Sunday, January 14, 2024

A Zithering Web search for a musician's research legacy

I posted part of this essay in a Facebook discussion among "old time" musicians who play the 20th or 21st century compositions of the late Midwestern fiddler Garry Harrison (1954–2012) -- but sometimes without getting the tunes exactly the way he wrote them. 

Jam session players' simplified versions of his tune "Red Prairie Dawn" set off a substantial rant recently by one of his fans, passionately requesting other players to preserve the intricacies of the tune. The discussion set me off on a compulsive morning of Internet research. I don't think I had ever heard Harrison's name before.

I was happy to find that tune on YouTube, and I think I have heard it in concerts or jam sessions,  although I never knew the name or attempted to learn it... (I primarily play the mandolin in sessions focused more on old Virginia and North Carolina tunes, not contemporary tunes written in an old-time style.) 

Here is the original "Red Prairie Dawn": 

Trying to find out who Harrison was turned out to be a little harder than finding his tunes. My first Google search discovered several websites about a similarly named, but entirely unrelated, South Park cartoon character ("Gary," not "Garry") ... 

Simply adding the word "fiddler" to the search quickly sorted that out, and also revealed that along with being a much loved fiddler and composer, Garry Harrison was also a collector and organologist studying "fretless zithers." 

I have known players of some of those, so I went looking for his research, and fell into another question that fascinates me... the preservation of access to creative websites.

Harrison built an impressive website, originally at "fretlesszithers dotcom," but apparently his heirs did not maintain the registration for the web domain, although they reportedly tried to saved his writing and photographs elsewhere. There is a mention in the memorial page linked below that his instrument collection and a copy of the website were donated to an Arizona Musical Instrument Museum, but my quick search for his name there proved unsuccessful.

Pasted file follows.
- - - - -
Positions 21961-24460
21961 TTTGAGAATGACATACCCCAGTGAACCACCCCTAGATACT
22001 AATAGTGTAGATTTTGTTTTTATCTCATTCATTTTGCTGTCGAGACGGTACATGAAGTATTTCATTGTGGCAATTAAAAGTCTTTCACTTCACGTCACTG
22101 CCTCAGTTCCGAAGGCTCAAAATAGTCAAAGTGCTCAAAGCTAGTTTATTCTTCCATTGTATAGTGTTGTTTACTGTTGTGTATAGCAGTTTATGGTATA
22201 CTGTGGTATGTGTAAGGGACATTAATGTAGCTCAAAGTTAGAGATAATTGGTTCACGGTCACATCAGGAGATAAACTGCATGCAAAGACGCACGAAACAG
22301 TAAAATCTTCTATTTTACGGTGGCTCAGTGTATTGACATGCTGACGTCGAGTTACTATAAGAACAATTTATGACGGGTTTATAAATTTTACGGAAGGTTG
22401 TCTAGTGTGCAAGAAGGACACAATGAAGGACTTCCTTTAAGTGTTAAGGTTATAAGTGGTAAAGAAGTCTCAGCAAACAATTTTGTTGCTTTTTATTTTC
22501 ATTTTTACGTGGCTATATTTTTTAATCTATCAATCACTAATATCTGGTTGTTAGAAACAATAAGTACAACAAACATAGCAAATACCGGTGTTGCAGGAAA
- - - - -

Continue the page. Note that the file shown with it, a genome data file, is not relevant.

However, more than one copy of the original Fretless Zithers website, was saved at the Internet Archive's Wayback Machine before its original and secondary addresses expired. I was pleasantly surprised that the archived home page from 2012 even plays the site's original background music, since archive copies often are unable to maintain multimedia data, depending on file formats and other technical details. Here it is:

Also preserved, sub-pages, including his research on 1920s zither player Washington Phillips.

Here's a YouTube sample of one of  Phillips' recordings -- which may inspire you to read Harrison's research revealing what ethereal "fretless zither" family instrument he was playing:

And here is the 2013 internet archive Wayback machine copy of the introduction to Harrison's FretlessZithers research.

For anyone else who had only heard his fiddle tunes without knowing Garry Harrison...  this memorial page by another expert on uncommon instruments was the most expensive biography I found.

My browsing the Internet Archive Wayback Machine for the pages above began simply because a link from that memorial to Harrison's "fretless zithers" no longer worked. 

The memorial page does provide biographical background and the names of Harrison's various musical ensembles and recordings, which can be found with a Web or YouTube search. A search of the record-collector resource,, also turned up a page about Harrison, with links to other music-related websites for more information. (Screenshot below.)

Personal Motivation

Some people get passionate about preserving fiddle tunes as originally played, before people forget the original composer, and for similar reasons. On the other hand, I get a bit obsessed about preserving access to creative work on the internet, such as Garry Harrison's fretless zither website. 

That's probably because 20 years ago or so I decided to focus more on writing web pages than writing for peer-reviewed academic journals or commercial publication. As a journalism professor who wrote a doctoral dissertation about early web production, I was also frustrated to see so much of the creative work of the first 10 years of the World Wide Web disappear because creative tools and design standards changed, and publishers simply abandoned the originals.

I wonder if, someday after I am gone, readers (you?) might be finding this essay in an internet archive copy of one of my my blogs, with links to or from my original home page!?

Jan.14, 2024, First draft, also an experiment in copying text from Facebook to an intermediary editor, and on to this "Blogger" software android app. I may have to come back with a browser-based page-editing system to correct errors, remove duplication, and make the YouTube video link turn into a video player. But so far, so good. I don't edit this blog very often, so it may be in the present condition for a good long while. But please drop me a line if you see major errors.